WHICH LENS Should I Choose?

Pro­fes­sional pho­tog­ra­pher, Karen Al­sop, tells us how to choose the best lenses for shoot­ing ev­ery­thing from land­scapes to por­traits while trav­el­ling.

Provincial Living - - Photography -

Last edi­tion, I ex­plored the best cam­eras for the am­a­teur travel pho­tog­ra­pher. Once you’ve de­cided on your cam­era, it’s time to choose which lenses to add to your kit. There are hun­dreds of dif­fer­ent lens con­fig­u­ra­tions out there and it can be quite over­whelm­ing when you first start re­search­ing. This ar­ti­cle will sim­plify the process and help you un­der­stand the pur­pose of each type of lens.

STAN­DARD ZOOM LENS

Zoom lenses come in an as­sort­ment of ranges. A stan­dard zoom lens may range from 24mm – 70mm while oth­ers may have a range over 100mm. If your cam­era is “full frame”, then a 35mm set­ting means that “what you see is what you get”. There’ll be no dis­tor­tion. How­ever, if you set the zoom to a smaller num­ber, the lens will take in a wider view and, con­se­quently, dis­tort the im­age a lit­tle. A higher set­ting, on the other hand, means the zoom lens will bring the im­age closer.Length isn’t the only con­sid­er­a­tion when choos­ing a zoom lens, how­ever. Many peo­ple think that lenses with a big­ger zoom range are au­to­mat­i­cally bet­ter than those with a smaller range. But lens build and glass com­po­nents gen­er­ally de­grade in qual­ity with a zoom that cov­ers more dis­tance. Also, due to tech­ni­cal lim­i­ta­tions,

zooms such as a 24 – 105mm won’t al­low for a very wide aper­ture open­ing. This means that less light can make it into the lens, which can cause blurry im­ages in low light sit­u­a­tions. A zoom lens that opens to 2.8 (the smaller the num­ber, the wider the open­ing) will pro­duce bet­ter qual­ity re­sults and will be more flex­i­ble in low light sit­u­a­tions. You will also get bet­ter look­ing “bokeh” (the blurry part of the im­age that you de­lib­er­ately throw out of fo­cus).

TELE­PHOTO ZOOM LENS

Tele­photo zoom lenses al­low you to get up close and per­sonal with your sub­ject. A com­mon tele­photo range is 70 – 200mm. Tele­pho­tos are an es­sen­tial part of your kit if you can’t get phys­i­cally close to your sub­ject. A wildlife sa­fari is a prime ex­am­ple of a sit­u­a­tion in which a tele­photo lens is es­sen­tial to en­sure those beau­ti­ful an­i­mals are more than mere specks in the dis­tance.

In terms of aper­ture and build qual­ity the same prin­ci­ples ap­ply. Look­ing for a lens that al­lows a 2.8 open­ing (the widest you can get on a tele­photo) will

en­sure that you are po­si­tioned to cap­ture im­ages in a va­ri­ety of sit­u­a­tions.

WIDE AN­GLE ZOOM

Wide An­gle lenses, or even Fish Eye Lenses al­low you a wider area of view. Per­fect for grand in­te­rior shots of clas­sic churches and build­ings, wide an­gles are a won­der­ful ad­di­tion to your kit, es­pe­cially if you love ar­chi­tec­ture or land­scape. Wide An­gle lenses will dis­tort though and the edges of your im­ages will be stretched, so re­mem­ber to keep peo­ple away from the outer edge to avoid them look­ing ‘wider’ than re­al­ity.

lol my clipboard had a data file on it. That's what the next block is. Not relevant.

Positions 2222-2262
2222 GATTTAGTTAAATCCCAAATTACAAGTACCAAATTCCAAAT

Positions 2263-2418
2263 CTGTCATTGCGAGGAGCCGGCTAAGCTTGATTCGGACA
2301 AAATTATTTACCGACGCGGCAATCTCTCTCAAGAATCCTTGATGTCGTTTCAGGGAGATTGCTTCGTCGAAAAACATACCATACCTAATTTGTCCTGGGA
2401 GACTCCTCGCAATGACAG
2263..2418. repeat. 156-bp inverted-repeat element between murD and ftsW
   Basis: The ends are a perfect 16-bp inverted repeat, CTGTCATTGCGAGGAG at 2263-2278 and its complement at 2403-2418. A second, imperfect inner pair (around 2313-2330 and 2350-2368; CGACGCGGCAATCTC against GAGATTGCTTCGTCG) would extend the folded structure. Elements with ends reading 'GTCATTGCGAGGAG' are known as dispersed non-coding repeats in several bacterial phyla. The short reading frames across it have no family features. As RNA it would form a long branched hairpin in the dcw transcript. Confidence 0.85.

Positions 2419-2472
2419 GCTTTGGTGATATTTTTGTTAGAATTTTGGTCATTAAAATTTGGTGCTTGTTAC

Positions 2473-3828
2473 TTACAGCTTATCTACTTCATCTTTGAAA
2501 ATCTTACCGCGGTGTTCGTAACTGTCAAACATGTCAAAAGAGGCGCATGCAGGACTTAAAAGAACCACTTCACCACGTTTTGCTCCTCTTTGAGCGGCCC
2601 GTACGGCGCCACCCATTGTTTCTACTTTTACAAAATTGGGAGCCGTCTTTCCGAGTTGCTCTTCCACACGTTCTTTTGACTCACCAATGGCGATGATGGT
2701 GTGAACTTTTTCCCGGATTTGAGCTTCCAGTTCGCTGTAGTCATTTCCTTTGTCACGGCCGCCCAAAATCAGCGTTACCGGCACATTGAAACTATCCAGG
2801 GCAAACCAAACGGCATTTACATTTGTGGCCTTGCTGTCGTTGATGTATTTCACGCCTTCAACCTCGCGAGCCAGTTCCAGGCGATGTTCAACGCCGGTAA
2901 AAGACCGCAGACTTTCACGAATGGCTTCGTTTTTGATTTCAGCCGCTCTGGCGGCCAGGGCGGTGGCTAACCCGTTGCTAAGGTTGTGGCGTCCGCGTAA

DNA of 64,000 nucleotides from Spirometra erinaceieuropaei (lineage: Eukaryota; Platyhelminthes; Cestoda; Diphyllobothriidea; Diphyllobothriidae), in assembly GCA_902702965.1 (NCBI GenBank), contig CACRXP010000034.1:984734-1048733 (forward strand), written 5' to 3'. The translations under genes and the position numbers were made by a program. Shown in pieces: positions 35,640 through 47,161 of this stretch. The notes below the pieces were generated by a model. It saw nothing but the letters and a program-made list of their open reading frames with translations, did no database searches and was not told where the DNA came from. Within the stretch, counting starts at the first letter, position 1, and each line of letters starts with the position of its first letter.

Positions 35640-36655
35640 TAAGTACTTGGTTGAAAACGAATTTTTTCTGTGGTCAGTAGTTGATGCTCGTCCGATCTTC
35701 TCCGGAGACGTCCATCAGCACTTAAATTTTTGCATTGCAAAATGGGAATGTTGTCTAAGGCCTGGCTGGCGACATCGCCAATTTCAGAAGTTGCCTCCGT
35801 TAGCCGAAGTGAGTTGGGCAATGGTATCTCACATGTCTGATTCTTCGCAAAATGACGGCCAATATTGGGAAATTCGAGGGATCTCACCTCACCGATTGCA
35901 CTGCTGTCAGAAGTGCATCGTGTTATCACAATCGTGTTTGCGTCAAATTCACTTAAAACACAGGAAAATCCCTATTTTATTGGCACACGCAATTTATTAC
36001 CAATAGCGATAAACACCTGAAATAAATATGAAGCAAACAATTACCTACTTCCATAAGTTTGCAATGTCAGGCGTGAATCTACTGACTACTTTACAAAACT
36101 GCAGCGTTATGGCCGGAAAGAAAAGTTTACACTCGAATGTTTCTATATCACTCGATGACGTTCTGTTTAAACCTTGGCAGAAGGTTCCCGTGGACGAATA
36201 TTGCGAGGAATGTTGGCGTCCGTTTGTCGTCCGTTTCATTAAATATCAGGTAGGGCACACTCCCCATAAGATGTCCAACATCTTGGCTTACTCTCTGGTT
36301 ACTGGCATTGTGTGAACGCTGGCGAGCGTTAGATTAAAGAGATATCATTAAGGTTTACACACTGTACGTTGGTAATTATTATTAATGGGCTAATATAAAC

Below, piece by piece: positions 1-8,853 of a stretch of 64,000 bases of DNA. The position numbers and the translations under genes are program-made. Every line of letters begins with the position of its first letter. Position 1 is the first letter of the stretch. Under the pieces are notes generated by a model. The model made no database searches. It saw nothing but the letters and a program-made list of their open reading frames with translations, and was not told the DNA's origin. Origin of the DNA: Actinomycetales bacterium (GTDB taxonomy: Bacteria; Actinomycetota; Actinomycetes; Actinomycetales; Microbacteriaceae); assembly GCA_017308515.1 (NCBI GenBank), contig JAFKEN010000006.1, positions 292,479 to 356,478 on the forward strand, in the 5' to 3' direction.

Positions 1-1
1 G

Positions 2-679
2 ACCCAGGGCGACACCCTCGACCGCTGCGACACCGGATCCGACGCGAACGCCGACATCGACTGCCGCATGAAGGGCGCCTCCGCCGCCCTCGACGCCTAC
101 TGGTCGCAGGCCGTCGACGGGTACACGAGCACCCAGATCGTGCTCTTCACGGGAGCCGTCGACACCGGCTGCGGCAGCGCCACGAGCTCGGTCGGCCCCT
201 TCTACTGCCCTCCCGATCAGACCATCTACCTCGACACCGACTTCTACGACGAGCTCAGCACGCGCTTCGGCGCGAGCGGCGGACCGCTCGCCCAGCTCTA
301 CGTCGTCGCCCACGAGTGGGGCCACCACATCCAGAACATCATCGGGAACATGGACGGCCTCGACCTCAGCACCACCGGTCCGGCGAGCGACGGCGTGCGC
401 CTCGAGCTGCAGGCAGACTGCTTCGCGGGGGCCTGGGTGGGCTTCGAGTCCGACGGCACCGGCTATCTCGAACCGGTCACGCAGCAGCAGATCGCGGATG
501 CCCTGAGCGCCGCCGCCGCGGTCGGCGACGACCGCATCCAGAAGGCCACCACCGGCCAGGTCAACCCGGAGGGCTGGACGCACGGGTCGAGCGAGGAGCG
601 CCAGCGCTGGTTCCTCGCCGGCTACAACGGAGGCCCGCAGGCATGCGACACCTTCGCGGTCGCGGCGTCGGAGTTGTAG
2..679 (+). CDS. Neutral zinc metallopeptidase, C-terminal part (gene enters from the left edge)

PRIME LENS

Prime lenses are fixed at one fo­cal length. You need to do a lot more mov­ing with them, as you can not zoom closer to your sub­ject. The ben­e­fit of a prime lens how­ever is that they are gen­er­ally bet­ter qual­ity than zooms, and pro­duce sharper, more de­tailed re­sults. You may also be able to pick up a prime lens at a frac­tion of the cost of a qual­ity zoom lens. A good all rounder prime lens is a 50mm. Many man­u­fac­tur­ers have pro­duced a 1.8 aper­ture ver­sion of the 50mm lens that costs as lit­tle as $100. This will let in more light than a qual­ity zoom (which will open as wide as 2.8) and en­able you to blur out your back­ground beau­ti­fully. A great lit­tle lens for por­trait pho­tog­ra­phy which is also nice and light.

When choos­ing the first lens to add to your kit, con­sider the type of pho­tog­ra­phy you will be mostly con­cen­trat­ing on in your trav­els. If it’s land­scape and ar­chi­tec­ture, a wide an­gle lens may be your first choice. If it’s wildlife a tele­photo zoom. If it’s a bit of ev­ery­thing you can go past the flex­i­bil­ity of a 24 – 70mm lens (this would have to be my most used lens).

As with ev­ery­thing, lens build and qual­ity is vari­able, so do your re­search be­fore buy­ing. I highly rec­om­mend read­ing through un­bi­ased lens re­views online and lens com­par­isons to help you choose the best lens for you.

Newspapers in English

Newspapers from Australia

© PressReader. All rights reserved.